Experimental models of DVT have been developed in a variety of animals, including the mouse 4, rat 5, rabbit 6, dog 7, pig 8, and non-human primates 9.
Spontaneous, symptomatic DVT Cited by: 8 Brinkhous K M. Animal models of hemophilia. In: Animal Models of Thrombosis and Hemorrhagic Diseases. Bethesda, MD; National Institutes of Health ; 9 Giles A R, Tinlin S, Greenwood R.
A canine model of hemophilic (factor VIII:C deficiency) bleeding. Blood. Mice, dogs, and pigs are the most commonly used animal models for hemophilia. With the advent of the nuclease method for genome editing, namely the CRISPR/Cas9 system, it is now possible to create animal models for hemophilia other than mice in a short period of by: 5.
Mice and rats are the most commonly used laboratory animals but various other animals like rabbits, gerbils, cats, dogs, pigs and monkeys have been used in different animal models for a thorough understanding of the disease pathology and treatment (Traystman, ).
Owing to their close resemblance with humans in cerebrovascular anatomy and physiology, rats are the most commonly Cited by: Many advances have been made in the field of thrombosis and haemostasis since the publication of the second edition of this book. This thoroughly revised third edition of Practical Hemostasis and Thrombosis encompasses the major progress in the understanding of the genetics and molecular biology, new drugs and treatment regimens available, and updated content on direct oral 3/5(1).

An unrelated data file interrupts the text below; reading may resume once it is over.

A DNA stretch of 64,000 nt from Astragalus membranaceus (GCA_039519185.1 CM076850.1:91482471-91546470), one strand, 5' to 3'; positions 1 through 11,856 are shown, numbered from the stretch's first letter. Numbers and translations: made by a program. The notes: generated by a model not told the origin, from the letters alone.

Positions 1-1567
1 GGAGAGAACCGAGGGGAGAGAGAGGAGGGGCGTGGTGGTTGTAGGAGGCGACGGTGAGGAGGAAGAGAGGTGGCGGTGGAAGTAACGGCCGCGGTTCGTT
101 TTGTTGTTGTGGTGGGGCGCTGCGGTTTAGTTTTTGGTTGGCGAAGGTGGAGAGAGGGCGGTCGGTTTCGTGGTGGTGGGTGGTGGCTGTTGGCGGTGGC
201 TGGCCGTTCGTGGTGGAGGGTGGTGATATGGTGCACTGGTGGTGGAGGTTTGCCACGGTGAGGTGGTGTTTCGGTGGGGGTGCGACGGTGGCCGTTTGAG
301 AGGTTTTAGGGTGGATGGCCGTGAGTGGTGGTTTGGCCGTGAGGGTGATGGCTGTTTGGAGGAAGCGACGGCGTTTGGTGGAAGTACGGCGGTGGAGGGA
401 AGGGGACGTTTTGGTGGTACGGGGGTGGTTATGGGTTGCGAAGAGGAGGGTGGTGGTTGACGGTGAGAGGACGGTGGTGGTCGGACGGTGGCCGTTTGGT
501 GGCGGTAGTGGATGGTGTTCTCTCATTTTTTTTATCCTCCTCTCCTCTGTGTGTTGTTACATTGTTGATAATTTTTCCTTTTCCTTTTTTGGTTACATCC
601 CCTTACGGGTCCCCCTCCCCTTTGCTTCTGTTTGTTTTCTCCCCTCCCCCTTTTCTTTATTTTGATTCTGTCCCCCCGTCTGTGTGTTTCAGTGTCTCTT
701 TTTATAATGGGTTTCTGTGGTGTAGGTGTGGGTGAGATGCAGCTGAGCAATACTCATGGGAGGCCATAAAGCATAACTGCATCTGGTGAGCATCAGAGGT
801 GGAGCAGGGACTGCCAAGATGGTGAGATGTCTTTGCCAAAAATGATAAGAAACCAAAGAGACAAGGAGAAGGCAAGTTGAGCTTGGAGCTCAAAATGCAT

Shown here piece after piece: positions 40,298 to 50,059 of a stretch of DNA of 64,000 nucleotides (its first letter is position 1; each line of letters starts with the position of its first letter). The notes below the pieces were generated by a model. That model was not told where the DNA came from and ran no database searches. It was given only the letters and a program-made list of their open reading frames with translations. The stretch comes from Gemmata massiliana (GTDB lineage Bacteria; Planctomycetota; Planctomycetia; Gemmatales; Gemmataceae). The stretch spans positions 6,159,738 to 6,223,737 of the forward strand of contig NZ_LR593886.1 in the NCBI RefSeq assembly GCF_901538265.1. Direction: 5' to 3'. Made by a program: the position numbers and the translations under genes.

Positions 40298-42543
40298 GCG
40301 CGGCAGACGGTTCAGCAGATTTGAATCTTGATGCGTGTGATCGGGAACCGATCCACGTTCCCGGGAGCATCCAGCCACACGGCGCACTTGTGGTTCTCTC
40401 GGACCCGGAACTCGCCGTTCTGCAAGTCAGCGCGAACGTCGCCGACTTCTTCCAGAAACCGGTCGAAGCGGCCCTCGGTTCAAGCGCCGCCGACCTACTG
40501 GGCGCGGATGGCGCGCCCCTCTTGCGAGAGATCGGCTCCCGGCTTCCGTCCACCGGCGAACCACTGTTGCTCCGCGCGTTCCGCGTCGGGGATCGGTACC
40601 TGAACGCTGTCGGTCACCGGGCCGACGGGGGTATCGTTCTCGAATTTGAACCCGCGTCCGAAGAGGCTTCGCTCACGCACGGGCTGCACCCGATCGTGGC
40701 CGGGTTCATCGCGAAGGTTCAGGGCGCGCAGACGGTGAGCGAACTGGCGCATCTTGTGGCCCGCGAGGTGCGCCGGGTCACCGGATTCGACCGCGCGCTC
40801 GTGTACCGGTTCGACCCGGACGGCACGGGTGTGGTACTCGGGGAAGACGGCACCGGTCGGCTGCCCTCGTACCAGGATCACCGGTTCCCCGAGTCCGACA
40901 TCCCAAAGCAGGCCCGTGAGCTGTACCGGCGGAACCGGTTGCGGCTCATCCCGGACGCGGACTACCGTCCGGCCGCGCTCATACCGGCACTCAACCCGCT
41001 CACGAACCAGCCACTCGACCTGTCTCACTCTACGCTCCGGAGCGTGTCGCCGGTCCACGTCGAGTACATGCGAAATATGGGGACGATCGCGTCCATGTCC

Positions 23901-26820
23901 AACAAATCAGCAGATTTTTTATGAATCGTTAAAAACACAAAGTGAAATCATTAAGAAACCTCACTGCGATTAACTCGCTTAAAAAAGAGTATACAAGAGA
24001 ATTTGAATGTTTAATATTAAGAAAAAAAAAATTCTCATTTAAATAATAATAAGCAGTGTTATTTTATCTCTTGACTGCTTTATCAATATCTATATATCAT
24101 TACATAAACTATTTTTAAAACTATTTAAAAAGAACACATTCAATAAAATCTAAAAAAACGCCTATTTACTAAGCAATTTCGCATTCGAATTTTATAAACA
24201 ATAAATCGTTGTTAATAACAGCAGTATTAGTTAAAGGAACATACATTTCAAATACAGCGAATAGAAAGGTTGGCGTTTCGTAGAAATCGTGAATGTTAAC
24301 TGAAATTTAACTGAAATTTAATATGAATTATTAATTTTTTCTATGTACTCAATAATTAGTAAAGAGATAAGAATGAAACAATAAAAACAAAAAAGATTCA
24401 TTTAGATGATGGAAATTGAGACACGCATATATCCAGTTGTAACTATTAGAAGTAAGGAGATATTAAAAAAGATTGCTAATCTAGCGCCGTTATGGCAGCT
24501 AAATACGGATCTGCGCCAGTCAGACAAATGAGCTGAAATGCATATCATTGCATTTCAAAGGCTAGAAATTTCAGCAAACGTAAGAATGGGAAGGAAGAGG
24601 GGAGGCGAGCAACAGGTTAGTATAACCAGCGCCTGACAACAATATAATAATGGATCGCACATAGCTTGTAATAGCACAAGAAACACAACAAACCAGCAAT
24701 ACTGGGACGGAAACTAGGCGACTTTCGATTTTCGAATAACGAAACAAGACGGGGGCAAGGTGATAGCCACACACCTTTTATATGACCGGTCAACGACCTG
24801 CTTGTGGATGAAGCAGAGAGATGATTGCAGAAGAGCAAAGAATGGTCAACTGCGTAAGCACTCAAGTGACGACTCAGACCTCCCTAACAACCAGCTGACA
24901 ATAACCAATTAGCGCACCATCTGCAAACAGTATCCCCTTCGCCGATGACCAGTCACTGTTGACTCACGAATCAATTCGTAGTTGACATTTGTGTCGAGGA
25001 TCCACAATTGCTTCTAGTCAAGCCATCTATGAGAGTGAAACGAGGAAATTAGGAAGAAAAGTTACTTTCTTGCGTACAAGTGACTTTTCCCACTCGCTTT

Abstract. Animal experimentation and research with animals is an integral part of clinical research, including surgery. The goal is to solve problems encountered in clinical practice and develop new methods and approaches to the cure and alleviation of disease and disability.
Thrombosis and Bleeding Disorders compiles the laboratory and research aspects of thrombosis and hemorrhagic disorders in humans. This book presents reviews of the underlying theory, physiology, and biochemistry of hemostasis and thrombosis, including the enzymology of blood coagulation and Edition: 1.
t, modeling of this complex response using in-vitro or in-silico strategies is insufficient. The use of animal models of thrombosis provides a critical tool for the discovery and initial testing of novel therapies for vascular thrombosis.